CitationKoops, Willem & Elder, Glen H., Jr. (1996). Historical Developmental Psychology: Some Introductory Remarks. International Journal of Behavioral Development, 19(2), 369-71.
AbstractHistorical studies of childhood and the family have flourished since the publication of Philippe Aries’s groundbreaking book, Centuries of childhood (1960/1962). Much debate has occurred on issues of historical discontinuity (Demos, 1970; Zuckerman, 1970) and continuity (notably Pollock, 1983, 1987) concerning cultural representations of childhood and children’s actual behavioural patterns. However, the historical relativity of childhood and child development has hardly influenced the thinking of developmental psychologists. Nevertheless, some initiatives have attempted to bridge the gap between the social history of childhood and developmental psychology (notably Elder, Modell, & Parke, 1993). By definition, work of this kind presents a challenge to developmental psychology with its assumptions regarding the universality of developmental processes (Koops, 1990; Zuckerman, 1993).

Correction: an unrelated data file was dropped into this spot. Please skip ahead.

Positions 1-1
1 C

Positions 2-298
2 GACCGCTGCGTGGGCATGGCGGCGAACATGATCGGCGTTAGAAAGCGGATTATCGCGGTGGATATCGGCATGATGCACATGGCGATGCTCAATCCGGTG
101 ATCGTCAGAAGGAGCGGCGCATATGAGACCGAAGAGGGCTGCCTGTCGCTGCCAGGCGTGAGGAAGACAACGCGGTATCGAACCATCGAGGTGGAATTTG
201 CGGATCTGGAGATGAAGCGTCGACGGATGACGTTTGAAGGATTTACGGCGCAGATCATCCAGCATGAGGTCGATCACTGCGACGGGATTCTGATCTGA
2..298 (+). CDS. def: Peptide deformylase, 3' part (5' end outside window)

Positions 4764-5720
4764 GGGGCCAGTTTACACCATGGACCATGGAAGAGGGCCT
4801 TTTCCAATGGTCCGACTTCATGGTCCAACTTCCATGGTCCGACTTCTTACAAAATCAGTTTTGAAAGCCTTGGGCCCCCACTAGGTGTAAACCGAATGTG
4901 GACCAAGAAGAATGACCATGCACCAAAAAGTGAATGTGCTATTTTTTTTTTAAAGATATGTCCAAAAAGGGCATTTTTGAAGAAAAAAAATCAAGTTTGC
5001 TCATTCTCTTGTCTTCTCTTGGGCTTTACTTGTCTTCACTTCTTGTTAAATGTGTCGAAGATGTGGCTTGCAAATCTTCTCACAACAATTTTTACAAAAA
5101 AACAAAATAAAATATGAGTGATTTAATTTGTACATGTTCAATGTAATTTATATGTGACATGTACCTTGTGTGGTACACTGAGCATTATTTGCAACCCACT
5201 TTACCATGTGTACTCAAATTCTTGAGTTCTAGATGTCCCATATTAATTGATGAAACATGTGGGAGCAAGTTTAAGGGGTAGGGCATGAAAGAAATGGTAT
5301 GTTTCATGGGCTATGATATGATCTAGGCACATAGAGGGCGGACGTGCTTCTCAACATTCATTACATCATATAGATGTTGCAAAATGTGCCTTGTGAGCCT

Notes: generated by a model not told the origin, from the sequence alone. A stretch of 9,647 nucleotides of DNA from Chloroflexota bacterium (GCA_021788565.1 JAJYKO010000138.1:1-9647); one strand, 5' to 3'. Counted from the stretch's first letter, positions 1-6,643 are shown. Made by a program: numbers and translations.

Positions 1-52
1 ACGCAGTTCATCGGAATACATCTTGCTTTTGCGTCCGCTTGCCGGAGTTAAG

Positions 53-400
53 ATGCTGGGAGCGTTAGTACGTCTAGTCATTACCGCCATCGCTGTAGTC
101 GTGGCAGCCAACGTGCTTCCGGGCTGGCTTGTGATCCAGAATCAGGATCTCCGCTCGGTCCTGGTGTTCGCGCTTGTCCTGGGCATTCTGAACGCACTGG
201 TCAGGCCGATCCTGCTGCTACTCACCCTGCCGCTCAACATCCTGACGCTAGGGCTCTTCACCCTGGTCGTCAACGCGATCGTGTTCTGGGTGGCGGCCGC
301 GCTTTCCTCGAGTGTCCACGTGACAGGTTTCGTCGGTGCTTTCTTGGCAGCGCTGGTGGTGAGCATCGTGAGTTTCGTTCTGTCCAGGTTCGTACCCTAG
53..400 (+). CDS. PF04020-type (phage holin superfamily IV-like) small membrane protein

Reference TypeJournal Article
Journal TitleInternational Journal of Behavioral Development
Elder, Glen H., Jr.